McPherson M & Spooner C 2004 "Police contribution to illicit drug harm minimisation", Australian Police Journal, Sept., pp. 145–148
Police activities related to demand reduction include drug law enforcement, enforcing other laws that may relate to drug use, for example, loitering, and involvement in drug education, support of health campaigns and encouraging entry into treatment programs. Harm reduction includes reducing harm to the user, their families and others in the community.
DrugInfo no. vf MCPHERSON 04
Rogers SJ & Ruefli T 2004 "Does harm reduction programming make a difference in the lives of highly marginalised, at-risk drug users?", Harm Reduction Journal, 1:7, pp. Open access pages
Participatory research of harm reduction with 120 clients using nominal-group technique to develop culturally relevant outcomes to measure progress.
Tammi T 2004 "The harm reduction school of thought: three fractions", Contemporary Drug Problems, 13:3, Fall, pp. 381–99
After years of discussion and mobilisation, it has become generally recognised among the harm reductionists that there are many meanings of the term harm reduction.
Wellbourne-Wood D 1999 "Harm reduction in Australia: some problems putting policy into practice", International Journal of Drug Policy, 10:5, pp. 403–13.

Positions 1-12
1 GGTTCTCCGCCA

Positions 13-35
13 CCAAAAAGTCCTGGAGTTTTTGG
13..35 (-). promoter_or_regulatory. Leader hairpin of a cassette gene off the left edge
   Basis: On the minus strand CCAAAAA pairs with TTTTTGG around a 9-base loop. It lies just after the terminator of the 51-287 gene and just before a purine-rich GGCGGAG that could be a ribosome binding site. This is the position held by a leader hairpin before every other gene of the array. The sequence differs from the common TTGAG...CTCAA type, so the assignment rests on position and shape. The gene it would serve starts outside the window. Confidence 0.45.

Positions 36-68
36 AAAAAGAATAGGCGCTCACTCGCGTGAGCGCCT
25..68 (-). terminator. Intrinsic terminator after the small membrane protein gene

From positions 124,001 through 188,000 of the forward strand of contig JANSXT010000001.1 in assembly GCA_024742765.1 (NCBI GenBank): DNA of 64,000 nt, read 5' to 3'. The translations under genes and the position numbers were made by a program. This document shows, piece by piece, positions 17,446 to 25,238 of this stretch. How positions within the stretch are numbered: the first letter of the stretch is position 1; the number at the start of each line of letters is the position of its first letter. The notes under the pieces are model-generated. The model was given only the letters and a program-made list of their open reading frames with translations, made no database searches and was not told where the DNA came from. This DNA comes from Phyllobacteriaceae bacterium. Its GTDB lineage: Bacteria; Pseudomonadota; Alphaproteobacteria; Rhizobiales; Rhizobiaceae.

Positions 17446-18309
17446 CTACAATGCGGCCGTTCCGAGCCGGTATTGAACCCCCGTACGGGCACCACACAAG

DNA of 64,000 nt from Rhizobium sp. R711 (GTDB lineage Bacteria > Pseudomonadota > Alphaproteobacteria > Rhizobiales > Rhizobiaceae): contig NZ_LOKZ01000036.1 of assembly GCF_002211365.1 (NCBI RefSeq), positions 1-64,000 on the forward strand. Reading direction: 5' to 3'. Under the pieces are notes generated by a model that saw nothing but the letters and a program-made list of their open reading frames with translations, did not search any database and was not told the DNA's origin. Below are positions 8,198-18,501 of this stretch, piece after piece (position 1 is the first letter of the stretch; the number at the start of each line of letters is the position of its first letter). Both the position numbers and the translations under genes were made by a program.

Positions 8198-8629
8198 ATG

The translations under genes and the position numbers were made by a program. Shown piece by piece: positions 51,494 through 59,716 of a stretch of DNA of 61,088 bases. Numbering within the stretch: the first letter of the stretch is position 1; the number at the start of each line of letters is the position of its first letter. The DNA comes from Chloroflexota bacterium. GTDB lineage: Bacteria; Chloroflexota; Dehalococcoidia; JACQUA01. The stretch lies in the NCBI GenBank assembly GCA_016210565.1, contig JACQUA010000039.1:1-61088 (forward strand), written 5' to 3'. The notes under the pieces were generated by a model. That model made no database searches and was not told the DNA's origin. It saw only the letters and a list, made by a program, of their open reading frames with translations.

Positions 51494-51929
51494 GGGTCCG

The potential of Australia's national harm minimisation policy to guide intervention has been weakened by a number of forces. This paper examines these and other related obstacles to the implementation of harm reduction strategies. Some suggestions are made in relation to how Australia's harm minimisation policy could more effectively help guide both government and non-government intervention in the drug field.
Lenton S & Single E 1998 "The definition of harm reduction", Drug and Alcohol Review 17:2, pp. 213–20.
In this Australian article, the authors aim to critique some of the previous attempts at defining harm reduction and to offer what will hopefully be a practical set of criteria for policy.
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Last updated: 30 May 2013